The 221 repatriates we surveyed expected their workplaces to adjust their work roles to reflect the international experience and organizational practices they gained from abroad. They wanted deeper involvement in strategic decisions, better team immersion and specific opportunities to apply their new knowledge.

Overall, repatriates wanted their time spent abroad to be valued and recognized in their day-to-day interactions and the orientation of the organization going forward.

Not addressing such expectations during the adjustment period often caused repatriates to develop negative feelings towards their organization. They felt undervalued, underused and unsupported when they were not given adequate assistance to help them adapt back to life and work at home.

Addressing repatriate expectations

The first step organizations can take toward addressing the expectations of repatriates is recognizing the valuable knowledge they gained abroad.

This knowledge might include technical knowledge and skills, knowledge of new sales and marketing processes, cross-cultural knowledge or new language skills. Organizations should recognize such skills in the job duties and responsibilities of repatriates.

Many organizations assign jobs to repatriates that do not match the knowledge, skills and abilities they acquired during their international assignments. There must be a match between the new knowledge and experiences gained by repatriates and the job duties and responsibilities assigned to them.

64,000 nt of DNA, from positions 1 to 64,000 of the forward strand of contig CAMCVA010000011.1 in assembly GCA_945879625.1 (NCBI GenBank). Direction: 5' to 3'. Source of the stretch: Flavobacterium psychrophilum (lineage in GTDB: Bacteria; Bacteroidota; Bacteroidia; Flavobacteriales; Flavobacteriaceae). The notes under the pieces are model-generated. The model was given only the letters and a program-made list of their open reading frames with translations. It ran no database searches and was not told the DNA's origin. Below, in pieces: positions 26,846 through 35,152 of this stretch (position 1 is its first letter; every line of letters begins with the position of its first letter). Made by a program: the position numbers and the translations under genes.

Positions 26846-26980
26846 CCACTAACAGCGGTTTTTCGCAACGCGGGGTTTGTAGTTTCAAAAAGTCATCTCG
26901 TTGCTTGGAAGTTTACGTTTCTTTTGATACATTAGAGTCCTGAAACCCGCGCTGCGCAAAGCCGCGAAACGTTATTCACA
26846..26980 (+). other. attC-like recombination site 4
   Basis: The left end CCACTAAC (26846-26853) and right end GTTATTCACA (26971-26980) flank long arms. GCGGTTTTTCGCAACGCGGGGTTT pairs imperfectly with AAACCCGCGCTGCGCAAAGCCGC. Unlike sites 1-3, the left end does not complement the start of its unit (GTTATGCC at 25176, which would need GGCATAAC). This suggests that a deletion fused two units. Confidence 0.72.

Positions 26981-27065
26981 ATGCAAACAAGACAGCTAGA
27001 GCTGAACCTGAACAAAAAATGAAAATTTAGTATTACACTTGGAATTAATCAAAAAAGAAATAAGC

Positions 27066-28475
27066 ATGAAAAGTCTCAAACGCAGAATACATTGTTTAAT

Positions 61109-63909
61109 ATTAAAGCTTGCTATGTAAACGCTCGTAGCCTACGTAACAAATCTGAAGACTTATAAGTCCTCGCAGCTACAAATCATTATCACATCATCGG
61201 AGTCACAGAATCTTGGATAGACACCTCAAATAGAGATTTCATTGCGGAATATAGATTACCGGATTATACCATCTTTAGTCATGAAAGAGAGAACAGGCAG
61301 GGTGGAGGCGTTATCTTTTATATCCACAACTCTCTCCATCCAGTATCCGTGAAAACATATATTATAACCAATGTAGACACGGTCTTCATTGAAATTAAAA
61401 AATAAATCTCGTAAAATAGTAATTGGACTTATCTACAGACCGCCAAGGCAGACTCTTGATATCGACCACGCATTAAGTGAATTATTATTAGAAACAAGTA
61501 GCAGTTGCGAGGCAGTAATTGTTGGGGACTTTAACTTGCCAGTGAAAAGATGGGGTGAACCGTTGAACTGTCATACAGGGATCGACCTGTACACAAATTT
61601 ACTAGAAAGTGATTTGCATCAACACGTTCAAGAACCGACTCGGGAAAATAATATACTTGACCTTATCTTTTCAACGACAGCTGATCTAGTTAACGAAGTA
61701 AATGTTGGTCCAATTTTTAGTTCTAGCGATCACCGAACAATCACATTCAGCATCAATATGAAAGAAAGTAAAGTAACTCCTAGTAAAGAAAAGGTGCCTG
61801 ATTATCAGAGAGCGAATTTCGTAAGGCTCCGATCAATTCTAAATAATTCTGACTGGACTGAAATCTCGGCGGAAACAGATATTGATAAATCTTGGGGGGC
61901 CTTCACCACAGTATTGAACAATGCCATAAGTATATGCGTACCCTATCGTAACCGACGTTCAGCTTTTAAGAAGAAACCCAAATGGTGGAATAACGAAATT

Repatriates also typically had higher autonomy, flexibility and increased decision-making opportunities while working overseas.

Upon returning home, tightened controls, loss of autonomy and a lack of flexibility led to increased work dissatisfaction and lower job engagement. These are key factors that need to be properly addressed in positions offered to repatriates when they return home.

Maintaining relationships

It’s also important that employees maintain relationships with their counterparts in their home organizations during their international assignments as expatriates.

It can be difficult for home office employees and expatriates to establish and maintain relationships due to different time zones, lack of personal contact and divergent goals in their work contexts.

Organizations may need to develop sufficient mentoring programs, including assigning re-entry sponsors to repatriates. This would help repatriates develop and maintain relationships with home organization employees while they are away on assignment, and help them reintegrate successfully upon return.The Conversation

Adam Cave, Associate Dean Academic, Faculty of Business & Communication Studies, Mount Royal University; Etayankara Muralidharan, Associate Professor and Chair of the Department of International Business, Marketing, Strategy & Law, MacEwan University, and Michael Joseph Dominic Roberts, Associate Dean & Associate Professor, Faculty of Business and Communications Studies, Mount Royal University

This article is republished from The Conversation under a Creative Commons license. Read the original article.